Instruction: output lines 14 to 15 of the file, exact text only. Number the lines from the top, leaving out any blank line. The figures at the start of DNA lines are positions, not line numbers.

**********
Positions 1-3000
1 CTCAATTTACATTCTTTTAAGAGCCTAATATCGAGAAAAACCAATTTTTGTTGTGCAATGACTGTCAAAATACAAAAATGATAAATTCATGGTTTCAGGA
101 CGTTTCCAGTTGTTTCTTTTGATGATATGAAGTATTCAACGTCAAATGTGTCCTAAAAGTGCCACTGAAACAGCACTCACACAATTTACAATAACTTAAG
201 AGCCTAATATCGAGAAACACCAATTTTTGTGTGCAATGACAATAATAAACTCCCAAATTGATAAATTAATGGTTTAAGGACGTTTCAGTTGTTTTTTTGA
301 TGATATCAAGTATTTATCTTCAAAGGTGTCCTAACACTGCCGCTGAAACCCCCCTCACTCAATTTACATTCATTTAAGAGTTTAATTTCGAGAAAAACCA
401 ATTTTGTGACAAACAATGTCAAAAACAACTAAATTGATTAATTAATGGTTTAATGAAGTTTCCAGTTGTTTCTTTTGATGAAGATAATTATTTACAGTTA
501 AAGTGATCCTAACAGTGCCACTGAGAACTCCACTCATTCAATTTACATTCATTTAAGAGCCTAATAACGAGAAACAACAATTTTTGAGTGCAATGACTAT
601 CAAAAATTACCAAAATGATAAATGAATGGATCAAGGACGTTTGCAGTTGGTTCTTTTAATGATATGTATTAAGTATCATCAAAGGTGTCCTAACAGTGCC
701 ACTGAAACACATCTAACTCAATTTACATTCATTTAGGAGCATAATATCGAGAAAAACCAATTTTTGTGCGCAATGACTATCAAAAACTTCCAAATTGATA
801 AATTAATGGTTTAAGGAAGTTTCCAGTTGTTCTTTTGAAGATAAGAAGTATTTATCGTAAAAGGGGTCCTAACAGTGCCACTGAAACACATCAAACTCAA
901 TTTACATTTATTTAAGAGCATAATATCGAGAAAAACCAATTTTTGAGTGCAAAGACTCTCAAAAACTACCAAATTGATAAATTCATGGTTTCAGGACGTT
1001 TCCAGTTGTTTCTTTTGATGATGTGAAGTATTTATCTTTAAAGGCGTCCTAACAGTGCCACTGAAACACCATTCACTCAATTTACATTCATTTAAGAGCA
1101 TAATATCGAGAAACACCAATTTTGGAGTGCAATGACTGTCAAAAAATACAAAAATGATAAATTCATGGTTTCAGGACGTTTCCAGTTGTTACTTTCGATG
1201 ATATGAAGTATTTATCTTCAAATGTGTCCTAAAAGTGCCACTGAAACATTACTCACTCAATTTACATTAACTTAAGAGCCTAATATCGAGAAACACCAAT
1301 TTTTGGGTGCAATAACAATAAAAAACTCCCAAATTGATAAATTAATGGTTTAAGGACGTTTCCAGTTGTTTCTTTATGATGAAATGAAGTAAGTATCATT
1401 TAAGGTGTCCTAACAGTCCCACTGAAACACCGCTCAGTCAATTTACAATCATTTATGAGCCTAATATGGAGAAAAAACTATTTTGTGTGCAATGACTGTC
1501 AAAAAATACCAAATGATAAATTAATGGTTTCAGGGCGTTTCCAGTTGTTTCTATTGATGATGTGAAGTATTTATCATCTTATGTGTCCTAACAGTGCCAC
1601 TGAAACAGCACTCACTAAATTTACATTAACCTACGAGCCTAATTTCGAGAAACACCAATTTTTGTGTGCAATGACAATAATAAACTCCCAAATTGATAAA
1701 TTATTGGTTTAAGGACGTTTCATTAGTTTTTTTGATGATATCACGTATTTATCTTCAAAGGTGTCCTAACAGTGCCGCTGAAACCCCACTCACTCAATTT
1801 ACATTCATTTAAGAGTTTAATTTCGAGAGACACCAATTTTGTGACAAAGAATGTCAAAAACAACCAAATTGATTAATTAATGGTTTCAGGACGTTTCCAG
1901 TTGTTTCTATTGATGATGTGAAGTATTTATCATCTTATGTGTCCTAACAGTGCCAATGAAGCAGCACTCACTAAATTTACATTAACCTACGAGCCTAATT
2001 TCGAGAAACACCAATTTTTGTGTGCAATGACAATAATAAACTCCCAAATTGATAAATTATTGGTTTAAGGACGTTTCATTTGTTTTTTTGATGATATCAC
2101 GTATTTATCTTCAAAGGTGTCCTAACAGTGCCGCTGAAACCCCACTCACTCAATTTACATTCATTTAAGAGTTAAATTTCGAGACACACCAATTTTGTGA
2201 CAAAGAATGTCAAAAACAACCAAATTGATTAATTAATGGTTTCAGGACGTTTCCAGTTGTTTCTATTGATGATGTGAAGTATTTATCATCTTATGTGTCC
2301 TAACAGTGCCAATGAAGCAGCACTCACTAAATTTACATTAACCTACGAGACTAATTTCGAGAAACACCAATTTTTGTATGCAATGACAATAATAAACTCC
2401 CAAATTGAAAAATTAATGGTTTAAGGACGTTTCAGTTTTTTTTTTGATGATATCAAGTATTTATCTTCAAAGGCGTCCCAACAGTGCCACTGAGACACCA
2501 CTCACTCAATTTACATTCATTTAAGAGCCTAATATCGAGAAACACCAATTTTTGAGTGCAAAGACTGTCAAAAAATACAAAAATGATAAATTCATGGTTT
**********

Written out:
1201 ATATGAAGTATTTATCTTCAAATGTGTCCTAAAAGTGCCACTGAAACATTACTCACTCAATTTACATTAACTTAAGAGCCTAATATCGAGAAACACCAAT
1301 TTTTGGGTGCAATAACAATAAAAAACTCCCAAATTGATAAATTAATGGTTTAAGGACGTTTCCAGTTGTTTCTTTATGATGAAATGAAGTAAGTATCATT